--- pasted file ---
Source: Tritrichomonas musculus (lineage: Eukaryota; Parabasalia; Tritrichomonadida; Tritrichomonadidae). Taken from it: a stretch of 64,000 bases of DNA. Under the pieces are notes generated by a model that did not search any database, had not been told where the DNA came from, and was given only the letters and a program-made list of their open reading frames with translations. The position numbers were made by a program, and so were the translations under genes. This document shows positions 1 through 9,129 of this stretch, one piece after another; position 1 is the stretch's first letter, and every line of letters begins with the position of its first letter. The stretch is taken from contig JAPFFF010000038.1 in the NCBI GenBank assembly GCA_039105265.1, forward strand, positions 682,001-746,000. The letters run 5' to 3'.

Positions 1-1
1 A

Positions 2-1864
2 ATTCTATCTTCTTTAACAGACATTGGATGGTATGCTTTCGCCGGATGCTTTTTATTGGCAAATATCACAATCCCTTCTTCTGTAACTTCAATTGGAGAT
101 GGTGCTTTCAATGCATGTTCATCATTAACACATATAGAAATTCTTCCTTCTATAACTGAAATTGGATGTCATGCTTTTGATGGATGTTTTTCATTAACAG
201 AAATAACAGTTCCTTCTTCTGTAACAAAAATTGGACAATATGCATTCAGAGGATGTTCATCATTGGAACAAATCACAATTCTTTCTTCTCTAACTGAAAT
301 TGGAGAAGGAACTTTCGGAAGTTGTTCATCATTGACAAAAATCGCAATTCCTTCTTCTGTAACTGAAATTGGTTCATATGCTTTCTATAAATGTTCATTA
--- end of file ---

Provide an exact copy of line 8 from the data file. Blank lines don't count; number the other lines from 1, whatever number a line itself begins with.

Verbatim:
301 TGGAGAAGGAACTTTCGGAAGTTGTTCATCATTGACAAAAATCGCAATTCCTTCTTCTGTAACTGAAATTGGTTCATATGCTTTCTATAAATGTTCATTA